Windows 11 Home requires you to sign in with a Microsoft account during initial setup. Beginning with version 22H2, so does Windows 11 Pro when you choose the option to set it up for personal use. You can work around this restriction by entering the address firstname.lastname@example.org as your Microsoft account. When you're asked for a password, enter anything. Windows will inform you that the account has been locked because of too many incorrect password attempts (you're not the first person to do this, after all), and you'll be given the option to create a local account instead.
If you've already created a new account that's associated with a Microsoft account, you can easily convert it to a local account. After signing in for the first time, go to Settings > Accounts > Your Info. Under the Account Settings heading, choose Sign In With A Local Account Instead and follow the prompts.
On Windows 10, make sure you're not connected to the internet when you run Setup; then, when you reach the Sign In With Microsoft screen shown here, click the "Continue with limited setup" option in the lower left corner.
After you get past those speed bumps, you can enter your username and password.
With a Microsoft account, you have multiple options to recover if you forget your password. With local accounts, you've historically had no such option if you forget your password. Setting up a local account requires that you fill in answers to three security questions, to help you recover in the event you forget your password.
You can't bypass those questions, nor can you choose alternatives other than the six predefined questions. If you're worried that a thief with a search engine can guess those answers, do as I do and ... be creative. For example, you can answer the three security questions with a three-word passphrase of your own, entered one word at a time. Or, if you'd prefer to bypass the whole feature, just mash the keyboard to create random "answers" that no one (including you) could possibly guess. If you choose either option, don't blame me if you forget your password.
You can switch at will between a local account and a Microsoft account, using options in Settings > Accounts > Your Info.
Even if you prefer a local account, consider signing in first with a Microsoft account. After you confirm that your system is properly activated and the activation status is recorded with that Microsoft account, switch back to a local account and go on about your business.
Likewise, if you're fussy about the name of your default user profile folder, consider signing in with a local account first, and then attach your Microsoft account. If you follow that procedure, Windows uses the exact local username you specify as the folder name and retains that name when you switch; if you start with a Microsoft account, your user profile folder name is the first five characters of the portion of your email address to the left of the @ sign.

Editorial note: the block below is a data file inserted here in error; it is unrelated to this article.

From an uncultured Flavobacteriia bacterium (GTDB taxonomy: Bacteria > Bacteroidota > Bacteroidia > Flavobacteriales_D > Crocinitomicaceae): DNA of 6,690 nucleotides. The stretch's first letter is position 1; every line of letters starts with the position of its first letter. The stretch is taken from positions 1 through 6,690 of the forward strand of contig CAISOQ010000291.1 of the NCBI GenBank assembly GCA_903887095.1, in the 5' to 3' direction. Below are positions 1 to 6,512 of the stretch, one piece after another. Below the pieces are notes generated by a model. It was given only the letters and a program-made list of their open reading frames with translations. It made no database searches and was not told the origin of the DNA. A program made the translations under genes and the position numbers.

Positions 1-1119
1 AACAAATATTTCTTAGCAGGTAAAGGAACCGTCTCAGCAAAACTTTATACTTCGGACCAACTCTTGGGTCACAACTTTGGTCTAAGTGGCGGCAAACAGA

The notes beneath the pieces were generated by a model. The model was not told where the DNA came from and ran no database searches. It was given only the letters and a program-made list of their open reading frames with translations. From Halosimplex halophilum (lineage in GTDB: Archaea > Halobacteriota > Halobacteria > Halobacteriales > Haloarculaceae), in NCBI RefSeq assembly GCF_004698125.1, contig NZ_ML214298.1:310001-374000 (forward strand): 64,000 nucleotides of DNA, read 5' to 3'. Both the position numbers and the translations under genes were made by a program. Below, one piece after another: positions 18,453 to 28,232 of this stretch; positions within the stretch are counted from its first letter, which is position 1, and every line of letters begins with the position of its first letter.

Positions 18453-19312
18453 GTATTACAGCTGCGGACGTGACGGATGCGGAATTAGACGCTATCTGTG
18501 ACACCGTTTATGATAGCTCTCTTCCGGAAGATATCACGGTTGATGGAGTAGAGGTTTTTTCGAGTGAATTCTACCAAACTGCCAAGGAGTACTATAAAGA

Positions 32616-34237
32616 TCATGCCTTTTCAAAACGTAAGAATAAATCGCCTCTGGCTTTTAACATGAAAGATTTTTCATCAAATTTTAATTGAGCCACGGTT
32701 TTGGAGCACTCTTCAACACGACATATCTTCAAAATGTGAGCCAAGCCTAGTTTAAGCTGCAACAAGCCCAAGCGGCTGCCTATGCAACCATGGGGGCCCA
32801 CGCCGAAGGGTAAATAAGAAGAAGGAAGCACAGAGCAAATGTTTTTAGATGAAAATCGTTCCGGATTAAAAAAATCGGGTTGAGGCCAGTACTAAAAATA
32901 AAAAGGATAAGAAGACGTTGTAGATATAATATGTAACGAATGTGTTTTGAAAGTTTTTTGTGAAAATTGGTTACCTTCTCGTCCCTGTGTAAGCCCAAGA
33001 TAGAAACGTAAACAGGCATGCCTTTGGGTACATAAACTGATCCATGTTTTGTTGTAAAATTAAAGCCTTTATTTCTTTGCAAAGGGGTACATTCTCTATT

Active Directory (domain join)
If your company has an enterprise network with a Windows server running as a domain controller, you can join a Windows 10 or Windows 11 PC to the domain. Creating that type of account requires that a domain administrator create an Active Directory account, after which you can sign in using those credentials in the format domain\username (or username@domain, if the domain is associated with a fully qualified domain name).
Ironically, before you can join a PC to a domain and sign in with your Active Directory account, you have to first create a local account.
Microsoft Entra ID (formerly Azure Active Directory)
This is the newest option in the lineup of Windows account types. Like a domain account, an Entra ID account is managed by an organization's administrator, but it doesn't require a local server. Instead, the credentials are managed in Microsoft's Azure cloud.
If your organization uses Microsoft 365 or has an Office 365 Business or Enterprise subscription, you already have a Microsoft Entra ID/Azure AD account. As with a Microsoft account, you sign in using an email address as your username (in this case, the address is assigned by your organization and managed by their IT staff); this account type gives you the ability to sync settings across devices where you're signed in with the same account. The big difference is that your access to the device is managed by your organization's administrator, who can apply security settings and restrict some options.
To manage Microsoft Entra ID accounts, administrators use the Microsoft Entra admin center, which also includes the option to synchronize the cloud-based directory with a local domain's Active Directory, an option called Microsoft Entra Connect.
A basic Entra ID account is free, but like all Microsoft enterprise services, upsell options abound. Paying for a premium account (which is included with a Microsoft 365 E3 or E5 subscription) unlocks advanced security features.
And you can mix and match account types on the same device for the sake of flexibility. You might want a local account to handle routine administrative tasks, a Microsoft account for personal use, and an Entra ID account for connecting to your organization's servers. To set up additional accounts after the first one, use Settings > Accounts > Family & Other Users > Add Someone Else To This PC (Windows 10) or Settings > Accounts > Other Users > Add Other User (Windows 11). Just choose the right account when you first sign in to a new session.